All aboard the Carnival Cruise fun ships |

All aboard Carnival’s fun ships

All aboard Carnival’s fun ships

According to the Cruise Lines International Association, last year approximately 760,000 Australians took a cruise. And that wasn’t just the baby boomers. Cruising is soaring in popularity with families and groups of friends who are discovering how many activities, destinations and food are available for one set price.

I recently hopped aboard a Carnival Cruise ship in the Caribbean. The slogan for this cruise line is “Fun Ships” and they definitely deliver on that promise. Case in point: Carnival Cruises now partner with Dr Seuss. Ok, so that sounds like they’re geared solely to the green eggs and ham crowd, but I can assure you there’s lot more to do than get your picture taken with the Cat in the Hat.

Many Caribbean cruises depart from American ports including Florida, Miami and New Orleans. Carnival’s Caribbean cruises are popular with Expedia’s Aussie travellers but you don’t have to go all the way to the Caribbean to experience cruising. The Carnival Spirit calls Sydney its homeport and is offering several week-long itineraries into the Pacific Islands and shorter three night sailings from Sydney.

She has 12 decks and can accommodate 2680 passengers, plus nearly 1000 crew and 80% of the cabins have ocean views. That sounds big, but it’s half the size of the Carnival Vista, which is currently under construction. Spirit was sent to dry dock in January 2012 to prepare for the Aussie market – US$7 million later she emerged with a new dual water slide, the ‘Green Thunder’, which begins with an almost vertical drop and twists for 60 metres, plus Fat Jimmy’s outdoor barbecue area, a new serenity deck with hammocks and day beds (no kids are allowed). All the power points have been switched to Australian and the on board currency is now the Australian dollar.

The décor is quirky and some might say over the top, with themes in each restaurant, bar, theatre and even the gym which looks like a Roman Amphitheater. There are 12 bars and lounges, and several eateries including the fine dining Nouveau Steak House (with a $35 surcharge). Most importantly, they serve good coffee thanks to new espresso machines and trained baristas. All drinks are at your own cost.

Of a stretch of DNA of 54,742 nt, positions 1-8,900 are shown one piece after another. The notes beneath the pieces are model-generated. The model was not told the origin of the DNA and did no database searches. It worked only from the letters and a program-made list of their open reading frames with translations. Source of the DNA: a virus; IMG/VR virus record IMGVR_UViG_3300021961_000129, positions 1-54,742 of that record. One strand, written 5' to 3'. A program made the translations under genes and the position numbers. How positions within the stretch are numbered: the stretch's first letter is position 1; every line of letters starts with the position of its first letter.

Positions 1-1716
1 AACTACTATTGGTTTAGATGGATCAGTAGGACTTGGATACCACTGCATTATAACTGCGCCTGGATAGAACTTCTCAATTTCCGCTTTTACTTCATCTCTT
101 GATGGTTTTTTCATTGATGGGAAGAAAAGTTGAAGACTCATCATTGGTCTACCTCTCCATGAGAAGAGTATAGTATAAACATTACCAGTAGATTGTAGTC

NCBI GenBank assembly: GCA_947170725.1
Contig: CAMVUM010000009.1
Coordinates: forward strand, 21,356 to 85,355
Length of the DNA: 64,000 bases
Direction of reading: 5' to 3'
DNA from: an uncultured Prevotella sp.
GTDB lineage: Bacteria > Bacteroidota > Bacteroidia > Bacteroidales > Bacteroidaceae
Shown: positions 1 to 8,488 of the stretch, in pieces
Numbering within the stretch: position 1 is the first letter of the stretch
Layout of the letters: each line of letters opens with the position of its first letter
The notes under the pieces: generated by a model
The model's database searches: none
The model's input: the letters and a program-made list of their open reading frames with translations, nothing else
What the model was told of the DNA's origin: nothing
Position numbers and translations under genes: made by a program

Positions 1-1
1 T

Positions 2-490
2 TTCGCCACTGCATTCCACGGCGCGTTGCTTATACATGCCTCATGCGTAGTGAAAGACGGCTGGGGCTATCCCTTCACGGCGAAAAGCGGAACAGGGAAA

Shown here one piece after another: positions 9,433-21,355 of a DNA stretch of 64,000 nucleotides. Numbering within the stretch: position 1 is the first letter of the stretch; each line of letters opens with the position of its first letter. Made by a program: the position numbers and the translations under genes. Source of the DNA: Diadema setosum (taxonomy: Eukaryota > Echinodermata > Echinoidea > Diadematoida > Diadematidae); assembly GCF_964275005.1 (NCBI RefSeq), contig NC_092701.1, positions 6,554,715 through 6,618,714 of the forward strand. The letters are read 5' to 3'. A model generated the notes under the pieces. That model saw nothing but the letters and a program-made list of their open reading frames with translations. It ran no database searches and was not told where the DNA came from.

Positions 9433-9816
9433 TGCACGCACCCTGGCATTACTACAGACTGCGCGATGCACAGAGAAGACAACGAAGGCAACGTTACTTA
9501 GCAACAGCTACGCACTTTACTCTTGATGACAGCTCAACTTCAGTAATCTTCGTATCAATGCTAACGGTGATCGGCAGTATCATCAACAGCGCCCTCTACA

Kids and teens are taken care of at Club Carnival, with designated rooms, pools and activities for each age group. For a small charge you can organise babysitting for the little ones if you want a romantic dinner for two. The clubs are actually so popular that some kids don’t even want to spend the day with their parents. And the problem is?

There’s a gym for when you’ve overindulged and walking around the top deck just doesn’t cut it, and a spa if you need a bit of pampering. Book your appointment as soon as you board as they fill up fast. The same advice goes for the fine dining restaurant. Check out your shore excursions options if you decide to do organised activities rather than peruse each port at leisure, and book those on the first day too so you don’t miss out.

Oh and if you want to get married far from the hassle of menus, venues and guest lists, there’s even a wedding chapel, with the captain ready to do the honours. Then again, why not book an entire deck and invite a few hundred of your nearest and dearest?


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Megan Singleton

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